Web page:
Book: The Shape of Things to Come: An Impassioned View
Author: Markandey Katju
Publisher: Harper Collins
Pages: 255; Price: Rs 699
Controversial and irreverent — like the author. Pithy, interesting and eminently readable. These adjectives sum up the 255 pages of The Shape of Things to Come by Markandey Katju, a former judge of the Supreme Court who writes simply like a journalist and not in ponderous, unreadable prose like a judge. This book, like Katju’s earlier books, will rank high on the Flesch-Kincaid readability index, which tests how readable and simple a text is. The shortest chapter is just 190 words.
This book describes the shape of things to come for India in 15 parts ranging from Indian culture, history, religion, politics, economy, science, Sanskrit and the media. Of course, the 61 chapters which comprise this book gives the author’s views on all these aspects which may startle you. Why? They are different from what we learnt in school. For example, Katju describes India as a land of immigrants — not as recent as America — but a land of immigrants stretching far back in time.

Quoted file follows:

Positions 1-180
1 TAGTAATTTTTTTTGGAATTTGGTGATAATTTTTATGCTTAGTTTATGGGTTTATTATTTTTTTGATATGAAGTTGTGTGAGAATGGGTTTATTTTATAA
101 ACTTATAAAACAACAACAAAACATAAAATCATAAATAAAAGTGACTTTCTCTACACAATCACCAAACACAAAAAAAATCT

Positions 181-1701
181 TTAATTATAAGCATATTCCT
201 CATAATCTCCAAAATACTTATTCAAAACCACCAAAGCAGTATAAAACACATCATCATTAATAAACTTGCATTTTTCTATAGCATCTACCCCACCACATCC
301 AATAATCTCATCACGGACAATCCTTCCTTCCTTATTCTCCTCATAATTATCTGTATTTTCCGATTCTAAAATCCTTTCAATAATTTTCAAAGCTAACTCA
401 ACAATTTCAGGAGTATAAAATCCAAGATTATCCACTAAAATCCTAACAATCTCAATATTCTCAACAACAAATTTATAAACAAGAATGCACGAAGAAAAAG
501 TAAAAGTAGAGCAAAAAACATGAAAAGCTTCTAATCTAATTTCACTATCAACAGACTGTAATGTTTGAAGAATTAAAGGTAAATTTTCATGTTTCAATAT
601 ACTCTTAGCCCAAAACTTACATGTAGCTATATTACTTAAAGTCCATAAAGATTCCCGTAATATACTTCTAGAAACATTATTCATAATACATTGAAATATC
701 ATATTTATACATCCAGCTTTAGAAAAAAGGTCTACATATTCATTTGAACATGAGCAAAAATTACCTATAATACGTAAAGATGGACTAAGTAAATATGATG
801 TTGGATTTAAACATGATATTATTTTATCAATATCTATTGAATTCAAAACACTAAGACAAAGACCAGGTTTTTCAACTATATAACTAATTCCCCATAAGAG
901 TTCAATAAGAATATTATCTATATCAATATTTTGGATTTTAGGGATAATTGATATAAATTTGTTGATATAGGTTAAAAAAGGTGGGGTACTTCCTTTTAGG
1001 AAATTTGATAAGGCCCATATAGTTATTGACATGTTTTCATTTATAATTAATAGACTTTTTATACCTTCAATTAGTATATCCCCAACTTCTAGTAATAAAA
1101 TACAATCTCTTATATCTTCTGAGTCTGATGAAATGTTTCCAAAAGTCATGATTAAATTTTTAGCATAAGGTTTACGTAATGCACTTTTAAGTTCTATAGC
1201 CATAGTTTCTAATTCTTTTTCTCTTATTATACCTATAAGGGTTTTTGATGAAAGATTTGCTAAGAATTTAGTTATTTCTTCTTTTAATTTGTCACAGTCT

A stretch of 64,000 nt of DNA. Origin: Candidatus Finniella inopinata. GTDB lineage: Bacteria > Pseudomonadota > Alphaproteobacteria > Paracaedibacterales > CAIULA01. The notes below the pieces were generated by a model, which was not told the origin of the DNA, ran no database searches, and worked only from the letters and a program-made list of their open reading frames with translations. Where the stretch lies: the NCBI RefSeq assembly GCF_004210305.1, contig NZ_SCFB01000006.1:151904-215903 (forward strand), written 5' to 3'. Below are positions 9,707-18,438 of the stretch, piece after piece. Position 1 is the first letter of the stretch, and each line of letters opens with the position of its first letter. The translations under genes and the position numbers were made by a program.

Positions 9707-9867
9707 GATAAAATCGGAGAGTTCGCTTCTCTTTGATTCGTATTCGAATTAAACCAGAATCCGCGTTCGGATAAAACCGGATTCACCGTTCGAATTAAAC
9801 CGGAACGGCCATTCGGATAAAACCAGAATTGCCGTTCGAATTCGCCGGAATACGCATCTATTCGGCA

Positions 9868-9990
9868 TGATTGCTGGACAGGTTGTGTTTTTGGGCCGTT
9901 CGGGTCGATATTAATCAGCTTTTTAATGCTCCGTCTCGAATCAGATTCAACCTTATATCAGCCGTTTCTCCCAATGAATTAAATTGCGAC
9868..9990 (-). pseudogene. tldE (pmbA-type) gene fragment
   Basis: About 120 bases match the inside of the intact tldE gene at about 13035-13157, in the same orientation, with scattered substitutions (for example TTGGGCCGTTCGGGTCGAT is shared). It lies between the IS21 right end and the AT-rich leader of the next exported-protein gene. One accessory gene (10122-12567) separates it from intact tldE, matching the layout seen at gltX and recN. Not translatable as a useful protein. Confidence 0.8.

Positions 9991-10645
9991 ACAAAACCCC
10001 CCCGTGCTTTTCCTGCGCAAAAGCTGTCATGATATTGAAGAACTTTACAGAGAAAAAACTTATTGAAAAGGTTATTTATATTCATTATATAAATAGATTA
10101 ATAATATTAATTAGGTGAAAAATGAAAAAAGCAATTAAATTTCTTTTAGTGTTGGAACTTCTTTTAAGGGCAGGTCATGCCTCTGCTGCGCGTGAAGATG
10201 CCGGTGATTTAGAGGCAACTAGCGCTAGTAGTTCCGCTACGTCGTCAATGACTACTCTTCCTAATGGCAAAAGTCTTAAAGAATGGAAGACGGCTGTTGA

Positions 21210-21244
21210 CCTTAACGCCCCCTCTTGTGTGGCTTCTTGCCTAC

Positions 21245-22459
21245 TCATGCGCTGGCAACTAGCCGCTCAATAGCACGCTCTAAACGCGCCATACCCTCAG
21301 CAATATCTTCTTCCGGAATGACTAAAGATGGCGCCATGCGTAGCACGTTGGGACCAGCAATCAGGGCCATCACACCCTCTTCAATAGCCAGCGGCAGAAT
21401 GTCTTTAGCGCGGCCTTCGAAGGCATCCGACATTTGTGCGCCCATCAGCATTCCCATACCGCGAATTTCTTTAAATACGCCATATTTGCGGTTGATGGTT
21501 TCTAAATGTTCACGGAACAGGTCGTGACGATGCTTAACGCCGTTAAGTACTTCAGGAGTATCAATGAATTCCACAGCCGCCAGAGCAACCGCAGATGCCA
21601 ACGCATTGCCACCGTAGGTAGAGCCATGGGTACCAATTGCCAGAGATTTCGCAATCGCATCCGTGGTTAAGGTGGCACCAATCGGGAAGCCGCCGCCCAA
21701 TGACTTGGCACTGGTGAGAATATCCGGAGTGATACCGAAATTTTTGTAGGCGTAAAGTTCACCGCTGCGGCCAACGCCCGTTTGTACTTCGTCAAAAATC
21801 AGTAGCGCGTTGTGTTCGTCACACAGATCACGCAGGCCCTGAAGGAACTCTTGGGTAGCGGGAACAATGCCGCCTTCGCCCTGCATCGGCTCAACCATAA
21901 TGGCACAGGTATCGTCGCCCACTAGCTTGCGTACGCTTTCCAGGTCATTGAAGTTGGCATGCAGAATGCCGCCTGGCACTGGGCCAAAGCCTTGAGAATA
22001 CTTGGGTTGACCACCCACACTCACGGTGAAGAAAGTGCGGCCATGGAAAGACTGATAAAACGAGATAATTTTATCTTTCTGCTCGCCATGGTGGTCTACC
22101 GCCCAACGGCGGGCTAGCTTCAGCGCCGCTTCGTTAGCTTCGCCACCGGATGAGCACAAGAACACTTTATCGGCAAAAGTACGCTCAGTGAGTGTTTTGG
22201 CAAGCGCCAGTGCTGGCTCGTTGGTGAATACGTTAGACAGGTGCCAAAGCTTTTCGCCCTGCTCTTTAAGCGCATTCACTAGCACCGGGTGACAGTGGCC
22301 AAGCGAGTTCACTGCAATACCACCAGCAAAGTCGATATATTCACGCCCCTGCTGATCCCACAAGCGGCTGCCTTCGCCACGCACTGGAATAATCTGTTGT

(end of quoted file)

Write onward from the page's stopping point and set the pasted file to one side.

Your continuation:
Katju thrives on controversy. He says we have to rethink if Mahatma Gandhi won freedom for India. “The truth,” writes Katju, “Is the British left India not because of Gandhi, but because in the Second World War, Germany attacked and weakened England, and also because of American pressure on the British to leave India.”
Katju holds Gandhi as much responsible for the partition of India as Mohammed Ali Jinnah who, he says, was earlier an ambassador of Hindu-Muslim unity before Gandhi began starting his public meetings with prayers from the Hindu holy texts. His views on Subhash Chandra Bose and Sardar Vallabhai Patel are equally controversial.
But never mind these icons — more interesting is that Katju believes Pakistan and Bangladesh will one day reunite with India because “India and Pakistan are really one nation and will reunite one day under a secular government.”
On freedom of the media, Katju points out the trend set by a giant media house which seeks to entertain but not enlighten readers. “Cricket is the opium of the Indian masses who forget their social and economic condition when engrossed in cricket…What exists in India today is not really journalism but what may be broadly called fake news,” writes Katju.
Editors and journalists are not independent but have to do what the owners tell them to do and newspapers which criticize the government are denied official advertisements. “A phenomenon in India is that may newspapers and television channels are owned by businessmen whose other business interests eclipse neutral reportage,” points out Katju.
He points out that freedom of the press is a mirage — something we delude ourselves we have. But which we do not really possess. As most journalists know — Katju is right.
To sum up, this book is a valuable addition to Indophiles, history buffs and scholars. Or anybody wanting to curl up on a monsoon evening with a hot cup of tea and a good read.